Screencap via VINwiki

The Whittington brothers were constantly searching for their next adrenaline fix, so naturally, they went into sports car racing. Ex-Canepa historian John Ficarra told their insane story to VINwiki, and it’s a 1970s whirlwind of drugs and other illegal stuff, rad ‘staches and duffel bags full of cash.

Two of the Whittingtons bought seats with the Kremer team for the 24 Hours of Le Mans, who was running their brilliant Porsche 935 K3s in the 1979 race. Kremer was putting his main drivers in first, and the Whittingtons weren’t happy about that, as they paid a lot of money to race there.

Jokingly, Kremer said that they could go first if they buy the car for a then-insane amount of $200,000—far more than Kremer was selling the car elsewhere. The Whittingtons told them to grab not a cent more from a duffel bag in their trailer because these dudes were actually traveling with that much cash in a bag and just didn’t care.

The Whittingtons’ car won that year, becoming the last production-based car to ever win at Le Mans. They’d also done a not-so-legal mod to their fuel filler neck. But still: this thing actually won.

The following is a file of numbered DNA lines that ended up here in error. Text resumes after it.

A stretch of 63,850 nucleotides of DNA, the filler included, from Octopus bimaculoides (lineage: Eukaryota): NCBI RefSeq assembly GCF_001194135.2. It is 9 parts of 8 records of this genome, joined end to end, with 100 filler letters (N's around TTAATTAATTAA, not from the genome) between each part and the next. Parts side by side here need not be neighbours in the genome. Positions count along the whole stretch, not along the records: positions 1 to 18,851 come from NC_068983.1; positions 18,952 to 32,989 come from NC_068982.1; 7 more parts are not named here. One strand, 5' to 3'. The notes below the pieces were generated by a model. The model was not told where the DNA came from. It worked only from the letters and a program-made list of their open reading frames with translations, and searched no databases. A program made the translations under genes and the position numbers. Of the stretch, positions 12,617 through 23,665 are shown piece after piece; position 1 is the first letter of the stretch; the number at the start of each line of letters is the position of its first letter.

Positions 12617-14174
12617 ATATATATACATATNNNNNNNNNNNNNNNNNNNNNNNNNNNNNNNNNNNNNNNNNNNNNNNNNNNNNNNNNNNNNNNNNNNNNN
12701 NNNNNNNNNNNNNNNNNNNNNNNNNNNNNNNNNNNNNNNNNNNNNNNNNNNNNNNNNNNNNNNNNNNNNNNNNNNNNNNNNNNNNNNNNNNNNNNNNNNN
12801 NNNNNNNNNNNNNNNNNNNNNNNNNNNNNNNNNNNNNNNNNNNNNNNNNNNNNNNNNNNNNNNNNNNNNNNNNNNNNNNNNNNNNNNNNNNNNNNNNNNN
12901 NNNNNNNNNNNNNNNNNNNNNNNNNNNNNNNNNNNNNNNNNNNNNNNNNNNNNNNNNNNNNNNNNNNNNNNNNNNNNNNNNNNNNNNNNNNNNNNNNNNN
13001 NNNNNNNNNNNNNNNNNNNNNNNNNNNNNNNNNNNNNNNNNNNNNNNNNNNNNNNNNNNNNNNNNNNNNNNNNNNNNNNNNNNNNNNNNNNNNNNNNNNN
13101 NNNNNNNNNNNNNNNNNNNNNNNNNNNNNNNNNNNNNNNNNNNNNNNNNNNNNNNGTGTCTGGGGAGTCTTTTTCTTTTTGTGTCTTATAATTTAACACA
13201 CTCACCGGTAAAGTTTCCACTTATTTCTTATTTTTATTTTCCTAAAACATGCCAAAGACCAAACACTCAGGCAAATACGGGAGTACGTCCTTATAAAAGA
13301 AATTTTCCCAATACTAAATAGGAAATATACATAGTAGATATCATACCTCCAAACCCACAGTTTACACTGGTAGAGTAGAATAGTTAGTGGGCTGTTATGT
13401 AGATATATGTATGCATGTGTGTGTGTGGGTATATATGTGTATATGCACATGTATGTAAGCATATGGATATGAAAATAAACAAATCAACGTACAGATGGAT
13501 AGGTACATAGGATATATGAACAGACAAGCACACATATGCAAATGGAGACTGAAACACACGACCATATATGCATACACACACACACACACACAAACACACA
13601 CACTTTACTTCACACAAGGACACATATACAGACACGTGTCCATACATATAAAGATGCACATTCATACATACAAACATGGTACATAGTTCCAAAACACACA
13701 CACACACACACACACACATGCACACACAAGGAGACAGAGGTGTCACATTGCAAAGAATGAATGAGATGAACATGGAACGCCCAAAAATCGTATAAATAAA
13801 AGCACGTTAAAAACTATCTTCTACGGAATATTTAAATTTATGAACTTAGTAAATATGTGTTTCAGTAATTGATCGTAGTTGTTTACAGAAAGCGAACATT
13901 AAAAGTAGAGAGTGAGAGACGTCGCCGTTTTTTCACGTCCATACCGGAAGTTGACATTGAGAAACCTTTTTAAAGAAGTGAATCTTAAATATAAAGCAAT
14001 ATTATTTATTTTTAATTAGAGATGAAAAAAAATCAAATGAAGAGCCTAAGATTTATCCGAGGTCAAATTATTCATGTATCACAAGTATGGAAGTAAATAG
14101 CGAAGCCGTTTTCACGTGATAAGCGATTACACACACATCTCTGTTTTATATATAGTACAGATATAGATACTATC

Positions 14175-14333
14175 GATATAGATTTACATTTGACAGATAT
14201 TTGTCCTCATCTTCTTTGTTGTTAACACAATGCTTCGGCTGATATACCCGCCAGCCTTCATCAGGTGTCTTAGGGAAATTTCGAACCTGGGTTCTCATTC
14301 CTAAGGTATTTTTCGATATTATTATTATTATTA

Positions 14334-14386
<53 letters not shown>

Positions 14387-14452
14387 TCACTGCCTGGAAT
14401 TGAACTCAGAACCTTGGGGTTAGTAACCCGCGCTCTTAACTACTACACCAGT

So, the Whittingtons told Kremer—who was soon to be bombarded for orders for the K3 for 1980—that they’d like a couple more of those K3s, and purchased it using the rest of the cash in the bag. In other words, these dudes brought about half a million dollars in cash to Le Mans.


The Whittingtons’ cash seemed to be never-ending. They eventually expanded into NASCAR and IndyCar, too, and their cars ran without many sponsors, or sometimes with sponsors that had been made up. They were also fond of bending the rules—including adding nitrous to that K3 they’d bought at Le Mans.

Where did the cash come from? Turns out, the Whittingtons also owned a for-hire plane company. They also bought Road Atlanta—which had the longest straight in the United States at the time. Supposedly, those planes would land on the race track with shipments of pot, which was hidden on-site in trailers at the track. The brothers were running drugs.

Eventually, it caught up to them and they served jail time for that, but they’re back out—and still running that plane company.


Correction [1/25/18]: Per the Le Mans annual yearbooks, Bill actually did most of the driving at their first Le Mans, which the video (and our summary of the video) downplayed significantly. Don drove the second most, having to stop to fix the car on track twice. We’ve since deleted a line that was based on that above.